In 1942, the Battle of Midway sealed the fate of the war in the Pacific. The course of the remaining campaigns was fairly certain. However, the cost of achieving the goal of defeating Japan was not. The enemy was still determined, fanatic, with no will to surrender. Although Japan could no longer act as before, it was still a formidable foe on land, sea and in the air.
One notable leader for the Empire of the Sun was Isoroku Yamamoto. The famous architect of the attack on Pearl Harbor was indisputably the most recognized admiral of the Japanese Imperial Navy. Yamamoto was well-educated, talented, highly intelligent, and respected by both sides of the conflict. He spent several years in America and studied at Harvard. He became familiar with a western customs, traditions, and most importantly, the potential of the United States.
Isoroku Yamamoto was against the war with the United States, or even joining the Tripartite Pact. He had no illusions about winning the war but served his country as an honorable man. Knowing that Japan chose a wrong route, he supported his country as best as he could.
“In the first six to twelve months of a war with the United States and Great Britain I will run wild and win victory upon victory. But then, if the war continues after that, I have no expectation of success.” – I. Yamamoto
On April 14, 1943, American cryptologists intercepted and deciphered a peculiar note about a planned inspection by Yamamoto in the Solomon Islands. The message contained many details, like departure times, locations, exact route, even the number and types of aircraft assigned to this mission.
Altogether, it became the raw material of an assassination attempt on his life. Franklin D. Roosevelt didn’t have any second thoughts when he was introduced to the plan. The mission had been approved by every man in the top three days later and marked as top secret and urgent. Important as it was, planning and execution were two different things.
“In preparing for battle I have always found that plans are useless, but planning is indispensable. “
Dwight D. Eisenhower
The P-38 Lightning was chosen to conduct this mission since the distance, including turnabout course was far beyond any other aircraft in the American arsenal. A single USAAF squadron of eighteen P-38s was assigned to the mission, and all they knew was to “intercept a high ranking officer.” One out of four was designated to be a “killer” while the rest had to cover the striking force.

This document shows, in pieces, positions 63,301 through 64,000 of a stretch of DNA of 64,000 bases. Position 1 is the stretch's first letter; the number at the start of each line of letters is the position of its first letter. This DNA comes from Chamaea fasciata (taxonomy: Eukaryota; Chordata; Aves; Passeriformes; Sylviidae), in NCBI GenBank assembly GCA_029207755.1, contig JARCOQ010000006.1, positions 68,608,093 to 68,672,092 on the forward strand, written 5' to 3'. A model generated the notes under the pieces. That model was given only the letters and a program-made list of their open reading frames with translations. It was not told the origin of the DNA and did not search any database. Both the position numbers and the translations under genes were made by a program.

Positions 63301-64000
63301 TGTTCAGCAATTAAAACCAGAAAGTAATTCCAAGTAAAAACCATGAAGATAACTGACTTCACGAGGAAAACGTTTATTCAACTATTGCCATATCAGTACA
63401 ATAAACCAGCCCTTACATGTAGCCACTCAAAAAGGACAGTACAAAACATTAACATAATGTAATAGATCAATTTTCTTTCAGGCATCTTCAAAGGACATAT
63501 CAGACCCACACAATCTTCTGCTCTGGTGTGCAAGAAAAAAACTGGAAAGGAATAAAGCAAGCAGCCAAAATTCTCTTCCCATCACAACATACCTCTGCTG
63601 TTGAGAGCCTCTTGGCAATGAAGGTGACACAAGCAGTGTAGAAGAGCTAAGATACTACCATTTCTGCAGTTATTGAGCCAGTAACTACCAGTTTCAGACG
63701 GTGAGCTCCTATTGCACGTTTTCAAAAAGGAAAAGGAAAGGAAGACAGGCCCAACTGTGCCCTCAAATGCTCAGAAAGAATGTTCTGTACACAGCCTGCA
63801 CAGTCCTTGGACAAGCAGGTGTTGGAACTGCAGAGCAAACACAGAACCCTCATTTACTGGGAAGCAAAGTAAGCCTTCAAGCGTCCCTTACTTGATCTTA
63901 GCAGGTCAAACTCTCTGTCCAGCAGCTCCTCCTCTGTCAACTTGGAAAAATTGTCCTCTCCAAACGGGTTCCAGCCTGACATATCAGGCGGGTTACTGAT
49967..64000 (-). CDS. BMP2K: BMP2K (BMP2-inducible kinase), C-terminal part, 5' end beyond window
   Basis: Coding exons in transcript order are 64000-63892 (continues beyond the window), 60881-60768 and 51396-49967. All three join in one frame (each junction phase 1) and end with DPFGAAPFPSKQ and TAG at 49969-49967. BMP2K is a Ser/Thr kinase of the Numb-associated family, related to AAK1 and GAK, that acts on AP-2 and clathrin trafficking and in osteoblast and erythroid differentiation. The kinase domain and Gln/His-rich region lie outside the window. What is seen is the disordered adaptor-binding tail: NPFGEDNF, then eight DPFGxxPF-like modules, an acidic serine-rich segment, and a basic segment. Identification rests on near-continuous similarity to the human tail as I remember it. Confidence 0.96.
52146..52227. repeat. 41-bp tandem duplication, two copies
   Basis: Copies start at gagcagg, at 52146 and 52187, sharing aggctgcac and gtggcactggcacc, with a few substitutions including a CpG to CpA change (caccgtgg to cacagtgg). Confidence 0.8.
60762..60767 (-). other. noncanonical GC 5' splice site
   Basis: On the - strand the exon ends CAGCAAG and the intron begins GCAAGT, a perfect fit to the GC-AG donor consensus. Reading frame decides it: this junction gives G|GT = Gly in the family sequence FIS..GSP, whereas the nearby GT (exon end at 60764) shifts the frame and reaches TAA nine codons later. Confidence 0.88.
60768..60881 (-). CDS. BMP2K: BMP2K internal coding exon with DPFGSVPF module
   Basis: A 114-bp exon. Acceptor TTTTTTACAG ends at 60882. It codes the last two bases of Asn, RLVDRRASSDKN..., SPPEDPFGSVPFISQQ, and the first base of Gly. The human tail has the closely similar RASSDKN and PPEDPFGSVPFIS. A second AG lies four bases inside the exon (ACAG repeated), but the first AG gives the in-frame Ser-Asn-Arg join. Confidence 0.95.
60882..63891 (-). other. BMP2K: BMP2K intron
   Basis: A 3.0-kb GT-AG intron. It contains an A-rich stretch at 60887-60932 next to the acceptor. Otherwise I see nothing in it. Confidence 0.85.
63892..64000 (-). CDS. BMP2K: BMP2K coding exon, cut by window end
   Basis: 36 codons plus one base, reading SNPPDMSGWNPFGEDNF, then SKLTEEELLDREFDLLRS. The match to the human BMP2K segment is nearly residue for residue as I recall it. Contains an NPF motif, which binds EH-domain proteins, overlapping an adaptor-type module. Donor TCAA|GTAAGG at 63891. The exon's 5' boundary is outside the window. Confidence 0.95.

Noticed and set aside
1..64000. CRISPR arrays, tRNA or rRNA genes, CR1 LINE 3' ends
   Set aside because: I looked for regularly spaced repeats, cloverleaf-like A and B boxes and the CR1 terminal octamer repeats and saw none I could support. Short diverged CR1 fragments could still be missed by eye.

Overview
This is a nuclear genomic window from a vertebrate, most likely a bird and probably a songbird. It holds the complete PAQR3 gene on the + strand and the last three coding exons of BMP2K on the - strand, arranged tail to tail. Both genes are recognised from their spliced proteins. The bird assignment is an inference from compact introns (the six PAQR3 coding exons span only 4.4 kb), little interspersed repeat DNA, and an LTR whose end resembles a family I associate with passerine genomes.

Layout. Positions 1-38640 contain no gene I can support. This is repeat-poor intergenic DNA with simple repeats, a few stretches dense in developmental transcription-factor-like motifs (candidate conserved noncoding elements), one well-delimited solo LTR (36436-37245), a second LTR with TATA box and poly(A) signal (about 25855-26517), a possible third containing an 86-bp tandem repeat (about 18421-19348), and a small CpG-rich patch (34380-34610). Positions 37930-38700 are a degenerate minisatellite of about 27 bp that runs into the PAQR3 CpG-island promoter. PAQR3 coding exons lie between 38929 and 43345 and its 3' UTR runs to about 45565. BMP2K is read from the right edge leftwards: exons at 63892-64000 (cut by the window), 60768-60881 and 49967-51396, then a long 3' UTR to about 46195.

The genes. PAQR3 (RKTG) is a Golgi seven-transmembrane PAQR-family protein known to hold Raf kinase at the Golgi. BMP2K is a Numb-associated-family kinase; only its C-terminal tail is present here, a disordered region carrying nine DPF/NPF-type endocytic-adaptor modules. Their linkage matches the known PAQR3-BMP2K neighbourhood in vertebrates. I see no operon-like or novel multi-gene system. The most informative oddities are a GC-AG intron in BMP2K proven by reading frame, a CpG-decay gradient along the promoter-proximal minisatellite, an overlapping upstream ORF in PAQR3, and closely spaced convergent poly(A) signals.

Yamamoto’s route, assuming he would travel in a straight line from Rabaul to Balalae Airfield, took approximately 315 mi (507 km). Based on that, American planners had to predict the time and place of the clash, hoping for no delays nor course changes of the Japanese pilots.
General Mitchell, the author of the plan, calculated the “interception” at 09:35, a couple of minutes before Isoroku’s landing on Balalae. Precise navigation was also a problem so the “Fork-Tailed Devils” were equipped with navy compasses.
On the morning of April 18 at 07:00, only sixteen Lightnings took off from Kukum Field because two had malfunctions. Additionally, the squadron had to avoid enemy radar and coasts by flying low at 40 ft above sea level in complete radio silence and cross 400 miles (640 km). Even then, there was only a slim chance of success.
However, everything went according to the initial plan and no changes were made by either side. The dogfight started at 09:34 near Bouganville. The American pilots spotted two enemy Mitsubishi G4M bombers along with an escort of six Mitsubishi A6M Zero fighters.
First Lieutenant Rex T. Barber opened fire on the first Betty, hitting the right engine which caused heavily smoking and the aircraft crashed into the jungle. This was the plane with Admiral Yamamoto on board. The second bomber carrying Vice Admiral Matome Ugaki was shot down by Lt. Besby F. Holmes afterward and it crash-landed into the sea. Ugaki survived the attack and was rescued later. Barber and Holmes each claimed one Zero shot down, but Japanese records show no fighters destroyed. Nevertheless, one P-38 piloted by Lt. Raymond K. Hine was lost.
Admiral Yamamoto’s body was found next day. He had been hit with two 0,50 cal bullets and he died before the crash. His body was cremated and shipped to Tokyo aboard the IJN Musashi, his last flagship. Future commanders-in-chief of the Combined Fleet, Mineichi Koga and Soemu Toyoda, were not able to control the combined fleet as effectively as Yamamoto.
Ironically, a trip to boost Japanese morale ended with a devastating blow for Japan. The Japanese public was officially told about the loss of their admiral a month later. On the contrary, the operation raised morale in America as one of their most dangerous enemies had been eliminated.